Pros and cons of freelancing?

RolloofJupiterRolloofJupiter Posts: 19Registered Users ■■□□□□□□□□
edited January 3 in IT Jobs / Degrees
I'm wondering what are the advantages and disadvantages of being a freelance software engineer? 

Comments

  • paul78paul78 Posts: 3,013Member ■■■■■■■■■■
    What are you doing today? Your post from a few months ago indicated that you wanted to major in computer science. Did you complete the degree or appropriate studies?

    The pros and cons are numerous and it largely depends on what you want out of your career. One person's pro could be another person's con.

    Freelancing also depends a lot on the technologies and application stacks that you wish to offer your services.

    If you are referring to doing freelance projects using something like Upwork, there are people that make a living at it. But it's highly competitive. Most freelance developers that I know tend to be highly experienced software engineers with 10 to 20 years developing commercial systems and they get their gigs through their professional networks or they subcontract through staff-aug firms.

    There is also a market for development of small websites, etc. But I don't know much about that space.


  • shochanshochan Senior Member Posts: 839Member ■■■■■□□□□□
    I too, was interested in remote/freelance, however, as Paul mentioned...I got on Upwork and there was a lot of competition, and didn't really get any bids...I thought about Flexjobs too, but it is subscription based and really don't know anyone personal that has used it...back in the hayday, I used to be on Keen and used to get called a lot, and actually got paid per min on phone support...however, I think that company has folded longgg ago.
    2019 goals -> CySA+ (Sept)
    "It's not good when it's done, it's done when it's good" ~ Danny Carey
  • RolloofJupiterRolloofJupiter Posts: 19Registered Users ■■□□□□□□□□
    edited January 5
    @paul78 Despite what was said in my previous thread what is another alternative instead of freelancing? 
  • paul78paul78 Posts: 3,013Member ■■■■■■■■■■
    @paul78 Despite what was said in my previous thread what is another alternative instead of freelancing? 
    The obvious alternative is to get a job on a software development team at a company. The big challenge as a freelancer is that you won't have credibility  if you have never worked on a software development team. Software teams using various dev processes and collaboration techniques are not generally something that you can learn in a classroom. A hired-gun to an existing software development project is required to be someone that can come up to speed very quickly and integrate into the team.

    Also - as a freelancer - most software dev teams are unlikely to ever use a freelancer for critical or core systems unless there has been some established prior relationship with that freelancer.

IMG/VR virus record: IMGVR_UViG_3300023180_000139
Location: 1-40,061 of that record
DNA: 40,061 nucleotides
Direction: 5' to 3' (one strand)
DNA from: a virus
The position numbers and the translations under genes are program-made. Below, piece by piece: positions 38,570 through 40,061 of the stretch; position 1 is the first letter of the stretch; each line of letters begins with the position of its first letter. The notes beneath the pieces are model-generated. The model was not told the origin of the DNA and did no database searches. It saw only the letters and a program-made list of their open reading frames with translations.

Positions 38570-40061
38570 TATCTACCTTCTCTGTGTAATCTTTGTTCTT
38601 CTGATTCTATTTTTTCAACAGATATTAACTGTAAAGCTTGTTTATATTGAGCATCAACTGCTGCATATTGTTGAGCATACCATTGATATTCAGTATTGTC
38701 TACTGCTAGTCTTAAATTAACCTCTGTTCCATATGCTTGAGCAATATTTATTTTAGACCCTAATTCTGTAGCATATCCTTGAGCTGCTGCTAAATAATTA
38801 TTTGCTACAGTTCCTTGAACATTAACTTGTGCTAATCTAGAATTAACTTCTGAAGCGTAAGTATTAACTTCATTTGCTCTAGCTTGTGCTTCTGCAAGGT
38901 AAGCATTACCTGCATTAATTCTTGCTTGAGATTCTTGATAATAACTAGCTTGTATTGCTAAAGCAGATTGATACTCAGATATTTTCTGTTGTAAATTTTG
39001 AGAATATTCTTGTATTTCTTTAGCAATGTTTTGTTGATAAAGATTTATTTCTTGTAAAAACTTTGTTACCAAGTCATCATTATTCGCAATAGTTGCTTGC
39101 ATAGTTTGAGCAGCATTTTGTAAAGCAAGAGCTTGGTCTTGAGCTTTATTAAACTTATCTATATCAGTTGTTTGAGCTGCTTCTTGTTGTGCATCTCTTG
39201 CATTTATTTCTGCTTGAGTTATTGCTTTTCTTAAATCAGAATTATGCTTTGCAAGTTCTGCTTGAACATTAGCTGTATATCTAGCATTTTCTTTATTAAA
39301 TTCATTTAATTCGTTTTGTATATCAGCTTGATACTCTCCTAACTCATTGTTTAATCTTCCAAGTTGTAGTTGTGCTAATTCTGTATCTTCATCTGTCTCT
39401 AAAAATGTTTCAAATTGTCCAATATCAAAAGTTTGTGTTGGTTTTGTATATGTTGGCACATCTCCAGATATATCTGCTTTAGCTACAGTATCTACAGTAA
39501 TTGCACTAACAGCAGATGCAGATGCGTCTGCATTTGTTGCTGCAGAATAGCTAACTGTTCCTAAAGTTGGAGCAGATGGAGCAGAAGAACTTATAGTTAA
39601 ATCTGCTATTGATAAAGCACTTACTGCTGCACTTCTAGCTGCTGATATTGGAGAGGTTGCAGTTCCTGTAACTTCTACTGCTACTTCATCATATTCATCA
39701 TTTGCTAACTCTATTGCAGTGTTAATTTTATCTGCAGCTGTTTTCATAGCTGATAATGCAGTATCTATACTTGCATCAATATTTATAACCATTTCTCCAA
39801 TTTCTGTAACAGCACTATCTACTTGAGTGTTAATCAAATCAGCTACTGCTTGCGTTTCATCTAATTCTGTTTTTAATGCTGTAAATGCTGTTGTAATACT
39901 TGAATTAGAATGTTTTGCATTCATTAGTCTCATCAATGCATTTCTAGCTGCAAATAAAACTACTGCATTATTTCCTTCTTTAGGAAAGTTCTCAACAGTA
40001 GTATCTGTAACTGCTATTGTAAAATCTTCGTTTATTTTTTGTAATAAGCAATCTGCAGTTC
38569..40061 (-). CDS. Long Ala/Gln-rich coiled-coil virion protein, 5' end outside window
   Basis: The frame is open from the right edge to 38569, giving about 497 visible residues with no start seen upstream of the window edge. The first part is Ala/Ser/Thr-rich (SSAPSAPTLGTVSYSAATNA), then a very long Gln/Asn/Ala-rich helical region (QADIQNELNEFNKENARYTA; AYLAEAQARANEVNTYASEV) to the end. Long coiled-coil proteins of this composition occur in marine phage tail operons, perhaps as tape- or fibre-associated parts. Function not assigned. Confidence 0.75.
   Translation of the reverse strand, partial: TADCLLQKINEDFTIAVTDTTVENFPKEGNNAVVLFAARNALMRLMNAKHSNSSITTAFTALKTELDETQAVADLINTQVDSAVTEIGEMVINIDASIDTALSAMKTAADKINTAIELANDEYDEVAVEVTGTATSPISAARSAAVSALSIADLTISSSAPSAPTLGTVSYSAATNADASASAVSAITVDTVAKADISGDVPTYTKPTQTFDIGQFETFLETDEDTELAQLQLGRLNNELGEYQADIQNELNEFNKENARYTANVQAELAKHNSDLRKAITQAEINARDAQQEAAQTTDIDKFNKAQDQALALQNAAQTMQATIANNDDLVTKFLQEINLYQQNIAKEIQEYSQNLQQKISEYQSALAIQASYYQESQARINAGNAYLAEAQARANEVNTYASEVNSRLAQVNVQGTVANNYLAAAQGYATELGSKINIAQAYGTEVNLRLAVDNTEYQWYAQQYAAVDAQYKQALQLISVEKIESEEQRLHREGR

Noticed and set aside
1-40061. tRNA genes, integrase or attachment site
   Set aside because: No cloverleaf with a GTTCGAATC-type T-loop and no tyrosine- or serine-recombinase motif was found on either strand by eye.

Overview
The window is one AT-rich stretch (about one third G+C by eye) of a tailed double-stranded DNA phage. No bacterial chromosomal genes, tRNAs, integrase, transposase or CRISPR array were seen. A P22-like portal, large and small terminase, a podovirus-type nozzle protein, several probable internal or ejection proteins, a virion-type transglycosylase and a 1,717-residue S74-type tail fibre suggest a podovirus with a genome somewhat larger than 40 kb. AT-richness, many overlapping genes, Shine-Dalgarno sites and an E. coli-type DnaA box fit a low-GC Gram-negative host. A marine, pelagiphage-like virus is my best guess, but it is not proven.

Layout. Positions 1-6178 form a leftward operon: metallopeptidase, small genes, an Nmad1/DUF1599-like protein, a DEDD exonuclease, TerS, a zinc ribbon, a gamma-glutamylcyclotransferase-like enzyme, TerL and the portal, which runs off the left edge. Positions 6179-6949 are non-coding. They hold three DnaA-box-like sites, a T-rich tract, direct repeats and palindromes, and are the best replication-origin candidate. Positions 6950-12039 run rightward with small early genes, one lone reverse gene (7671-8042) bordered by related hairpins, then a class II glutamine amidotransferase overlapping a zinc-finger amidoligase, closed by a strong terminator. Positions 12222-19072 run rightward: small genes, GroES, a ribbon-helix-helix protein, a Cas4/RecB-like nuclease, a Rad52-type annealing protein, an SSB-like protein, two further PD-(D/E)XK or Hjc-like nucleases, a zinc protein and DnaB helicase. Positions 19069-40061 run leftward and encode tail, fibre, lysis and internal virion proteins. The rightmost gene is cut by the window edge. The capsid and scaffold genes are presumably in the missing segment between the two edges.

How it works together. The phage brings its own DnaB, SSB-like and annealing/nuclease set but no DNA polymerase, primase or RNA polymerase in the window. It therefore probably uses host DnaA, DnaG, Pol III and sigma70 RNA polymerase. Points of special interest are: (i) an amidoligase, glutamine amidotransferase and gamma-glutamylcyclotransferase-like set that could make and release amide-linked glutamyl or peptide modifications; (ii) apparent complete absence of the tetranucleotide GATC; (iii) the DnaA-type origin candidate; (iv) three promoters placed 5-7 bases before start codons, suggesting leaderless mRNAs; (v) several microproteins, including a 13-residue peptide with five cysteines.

Freelancing on stand-alone projects does exist - but it's highly competitive. I do hire freelancers for stand-alone projects occasionally but only on non-critical projects and only ever on a fixed fee delivery basis.

    If I need external development help - I am more likely to hire a company that provides software development augmentation.

    When a company needs a freelancer, have you wonder how they hire someone? It's not very complicated - like me, they keep a rolodex of go-to freelancers for various subject areas or they ask for referrals from people they trust.

    There's nothing wrong with wanting to be a freelancer. But it's going to be very difficult without a track record. Plus - getting the gigs without prior relationships and connections can be extremely difficult.


  • RolloofJupiterRolloofJupiter Posts: 19Registered Users ■■□□□□□□□□
    Well what about a startup? I would ask about companies like Microsoft or Nvidia, but I believe those jobs are out of my league and usually they want experienced professionals. 
  • paul78paul78 Posts: 3,013Member ■■■■■■■■■■
    Yes - startup tech companies could definitely be a good place to start.

    Do you live near a major metro area in the US like NYC, Boston, or San Fran? The startups in those areas are a good way to find software development roles. If you already finished your degree, just start applying to those jobs.

    If you haven't started your degree because of costs - a good way to break into that scene is sometimes through a boot-camp. There are reputable bootcamps which can also help you find that first job. Look for fullstack bootcamps since they do tend to be a bit more comprehensive. A good bootcamp will cost about USD$10-15K which can be cheaper than full college tuition.